Actor Tom Hanks, who is currently promoting his novel The Making of Another Major Motion Picture Masterpiece, rebuked his own publisher Penguin Random House, for updating classic P.G. Wodehouse works.

Tom Hanks is Otto Anderson in Columbia Pictures A MAN CALLED OTTO. Photo by: Niko Tavernise

The Telegraph reported back in April that Penguin Random House edited a number of P.G. Wodehouse’s works because they deemed the prose “unacceptable.”

Not only did they edit his works, but they also added trigger warnings at the beginning of his books. The Telegraph reports one of the warnings for Thank You, Jeeves reads, “Please be aware that this book was published in the 1930s and contains language, themes and characterisations which you may find outdated.”

“In the present edition we have sought to edit, minimally, words that we regard as unacceptable to present-day readers.” Furthermore, The Telegraph reports the trigger warning says the edits “do not affect the story.”

Tom Hanks as Chuck Noland in Cast Away (2000) 20th Century Fox

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Penguin Random House was not the only publisher to edit classic books. The Telegraph reported in February that Puffin edited a number of Roald Dahl novels. The outlet noted they changed the descriptions of a number of a characters in Charlie and the Chocolate Factory specifically noting that Augustus Gloop was no longer described as “fat,” but rather “enormous.”

The Oompa-Loompas also had their descriptions of “tiny,” “titchy,” and “no higher than my knee” were changed to “small.” They also changed “small men” to “small people.”

Tom Hanks as Walt Disney in Saving Mr. Banks (2013), Walt Disney Studios

The Telegraph also reported that Puffin wasn’t just changing Dahl’s writing, but were adding in their own lines to the novel. In The Witches, Puffin added, “There are plenty of other reasons why women might wear wigs and there is certainly nothing wrong with that.”

Other changes were made to Miss Trunchbull in Matilda, a song verse in James and the Giant Peach, The Cloud-Men being turned into Cloud People in James and the Giant Peach and the Fantastic Mr. Fox’s sons being turned into daughters. Matilda also reads Jane Austen instead of Rudyard Kipling.

Tom Hanks as Geppetto in PINOCCHIO, exclusively on Disney+. Photo courtesy of Disney Enterprises, Inc. © 2022 Disney Enterprises, Inc. All Rights Reserved.

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HarperCollins also reportedly edited a number of Agatha Christie works that featured the terms “oriental” or “Nubian” to describe a character’s ethnicity. Other edits were made to remove descriptions such as “disgusting.” The n-word was also cut from her works.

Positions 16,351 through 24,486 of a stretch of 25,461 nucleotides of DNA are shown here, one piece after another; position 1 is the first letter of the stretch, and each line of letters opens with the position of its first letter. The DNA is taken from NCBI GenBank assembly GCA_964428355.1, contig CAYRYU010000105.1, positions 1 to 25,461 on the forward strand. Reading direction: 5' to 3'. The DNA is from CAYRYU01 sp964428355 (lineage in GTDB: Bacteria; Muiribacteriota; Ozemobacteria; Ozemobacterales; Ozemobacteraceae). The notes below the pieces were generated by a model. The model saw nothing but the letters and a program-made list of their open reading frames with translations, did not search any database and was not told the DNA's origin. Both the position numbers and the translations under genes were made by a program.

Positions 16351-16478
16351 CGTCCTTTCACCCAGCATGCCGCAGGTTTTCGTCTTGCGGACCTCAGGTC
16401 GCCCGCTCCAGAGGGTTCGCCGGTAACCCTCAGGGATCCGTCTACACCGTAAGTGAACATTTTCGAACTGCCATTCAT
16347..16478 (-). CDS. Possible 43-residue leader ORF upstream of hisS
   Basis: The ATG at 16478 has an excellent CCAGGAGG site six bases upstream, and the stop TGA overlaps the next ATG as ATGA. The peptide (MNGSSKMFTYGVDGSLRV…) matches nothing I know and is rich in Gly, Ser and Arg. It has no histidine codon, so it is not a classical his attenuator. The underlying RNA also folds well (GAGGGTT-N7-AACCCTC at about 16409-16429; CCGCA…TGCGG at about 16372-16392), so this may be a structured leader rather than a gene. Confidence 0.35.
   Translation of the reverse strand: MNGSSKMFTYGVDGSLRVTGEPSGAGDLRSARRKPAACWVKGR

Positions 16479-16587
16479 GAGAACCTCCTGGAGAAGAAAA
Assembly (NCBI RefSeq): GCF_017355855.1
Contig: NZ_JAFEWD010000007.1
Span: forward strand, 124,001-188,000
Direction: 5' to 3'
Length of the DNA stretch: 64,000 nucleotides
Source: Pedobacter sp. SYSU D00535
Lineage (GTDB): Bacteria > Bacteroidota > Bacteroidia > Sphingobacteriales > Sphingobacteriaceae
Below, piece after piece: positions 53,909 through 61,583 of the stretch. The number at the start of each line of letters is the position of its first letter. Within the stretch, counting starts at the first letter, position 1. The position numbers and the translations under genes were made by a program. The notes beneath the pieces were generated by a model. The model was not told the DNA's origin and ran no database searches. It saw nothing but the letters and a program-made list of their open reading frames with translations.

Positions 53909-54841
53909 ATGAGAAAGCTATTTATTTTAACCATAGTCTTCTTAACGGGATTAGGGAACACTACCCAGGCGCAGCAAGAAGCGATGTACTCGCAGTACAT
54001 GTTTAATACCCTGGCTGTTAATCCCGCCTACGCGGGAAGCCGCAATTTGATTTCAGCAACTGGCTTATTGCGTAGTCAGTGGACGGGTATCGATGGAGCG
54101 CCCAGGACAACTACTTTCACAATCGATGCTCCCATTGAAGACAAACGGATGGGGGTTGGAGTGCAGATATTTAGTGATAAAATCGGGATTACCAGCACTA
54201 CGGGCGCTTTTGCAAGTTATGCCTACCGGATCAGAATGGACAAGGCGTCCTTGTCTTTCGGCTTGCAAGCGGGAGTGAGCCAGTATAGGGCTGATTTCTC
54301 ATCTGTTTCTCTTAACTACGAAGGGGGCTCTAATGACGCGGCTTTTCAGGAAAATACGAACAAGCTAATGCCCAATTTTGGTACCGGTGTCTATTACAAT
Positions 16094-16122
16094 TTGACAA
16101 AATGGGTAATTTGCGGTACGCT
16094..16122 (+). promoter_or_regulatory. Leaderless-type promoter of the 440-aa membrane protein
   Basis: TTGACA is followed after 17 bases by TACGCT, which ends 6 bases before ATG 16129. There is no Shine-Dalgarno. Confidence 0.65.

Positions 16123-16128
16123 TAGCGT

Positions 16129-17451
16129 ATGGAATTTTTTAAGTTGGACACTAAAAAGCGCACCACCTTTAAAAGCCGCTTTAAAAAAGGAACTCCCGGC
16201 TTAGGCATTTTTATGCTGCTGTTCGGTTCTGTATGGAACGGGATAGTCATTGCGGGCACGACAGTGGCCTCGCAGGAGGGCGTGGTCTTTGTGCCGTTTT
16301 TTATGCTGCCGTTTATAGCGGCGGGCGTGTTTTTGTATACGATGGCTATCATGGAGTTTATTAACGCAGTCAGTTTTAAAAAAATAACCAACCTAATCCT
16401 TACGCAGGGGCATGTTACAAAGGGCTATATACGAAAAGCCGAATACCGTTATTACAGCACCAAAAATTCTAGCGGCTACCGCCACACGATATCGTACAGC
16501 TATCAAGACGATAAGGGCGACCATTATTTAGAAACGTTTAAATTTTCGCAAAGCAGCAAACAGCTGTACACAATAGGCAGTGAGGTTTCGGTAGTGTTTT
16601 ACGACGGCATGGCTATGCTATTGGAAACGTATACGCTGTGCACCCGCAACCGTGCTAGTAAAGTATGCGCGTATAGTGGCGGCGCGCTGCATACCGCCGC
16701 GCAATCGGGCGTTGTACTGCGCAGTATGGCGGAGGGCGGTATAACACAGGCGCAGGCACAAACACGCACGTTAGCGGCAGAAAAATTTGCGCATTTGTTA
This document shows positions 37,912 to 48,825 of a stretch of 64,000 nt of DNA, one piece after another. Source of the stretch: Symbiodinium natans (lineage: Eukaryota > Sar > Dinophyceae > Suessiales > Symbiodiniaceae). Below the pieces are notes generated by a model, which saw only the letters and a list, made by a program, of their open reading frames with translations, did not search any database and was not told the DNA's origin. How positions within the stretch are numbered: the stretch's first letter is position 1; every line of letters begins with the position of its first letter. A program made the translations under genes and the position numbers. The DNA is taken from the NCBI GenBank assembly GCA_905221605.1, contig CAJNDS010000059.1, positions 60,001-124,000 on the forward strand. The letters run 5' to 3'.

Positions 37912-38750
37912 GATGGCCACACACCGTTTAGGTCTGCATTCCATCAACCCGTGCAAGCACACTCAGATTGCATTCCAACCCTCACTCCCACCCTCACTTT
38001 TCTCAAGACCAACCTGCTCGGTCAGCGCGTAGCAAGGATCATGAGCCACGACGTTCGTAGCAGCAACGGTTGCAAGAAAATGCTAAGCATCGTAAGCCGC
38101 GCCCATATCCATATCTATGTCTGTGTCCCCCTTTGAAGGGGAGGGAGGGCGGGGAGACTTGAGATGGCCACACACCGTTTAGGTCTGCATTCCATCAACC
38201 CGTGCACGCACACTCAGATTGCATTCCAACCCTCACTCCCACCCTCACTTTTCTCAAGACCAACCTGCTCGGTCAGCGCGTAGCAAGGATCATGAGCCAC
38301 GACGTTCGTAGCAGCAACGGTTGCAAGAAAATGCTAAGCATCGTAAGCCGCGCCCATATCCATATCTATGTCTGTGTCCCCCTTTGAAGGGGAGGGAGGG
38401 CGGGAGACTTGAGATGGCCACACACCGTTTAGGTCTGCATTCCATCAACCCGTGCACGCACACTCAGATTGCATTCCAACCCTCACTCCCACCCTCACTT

Ian Fleming Publications Ltd. also edited what The Telegraph reports are “depictions of black people.” The company included a trigger warning at the beginning of new publications of Fleming’s novels that reads, “This book was written at a time when terms and attitudes which might be considered offensive by modern readers were commonplace.”

It adds, “A number of updates have been made in this edition, while keeping as close as possible to the original text and the period in which it is set.”

Tom Hanks as Captain Richard Phillips in Captain Phillips (2013), Sony Pictures

Hanks reacted to this trend telling the BBC, “I’m of the opinion that we’re all grown-ups here. Let’s have faith in our own sensibilities as opposed to having somebody decide what we may or may not be offended by.”

He added, “Let me decide what I am offended by and what I’m not offended by. I would be against reading any book from any era that says ‘abridged due to modern sensitivities.'”

Hanks would then pivot in what appears to be an attempt to deflect criticism of his comments saying, “Understand this. James Bond has a license to kill. I would issue that license to Idris Elba just based on the work that I’ve seen him do.”

Tom Hanks as Captain Miller in Saving Private Ryan (1998), Paramount Pictures

What do you make of Hanks’ comments about these publishers editing classic works?

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  • About The Author

    John F. Trent
    Founder and Editor-in-Chief

    John is the Editor-in-Chief here at Bounding Into Comics. He is a massive Washington Capitals fan, lover of history, and likes to dabble in economics and philosophy.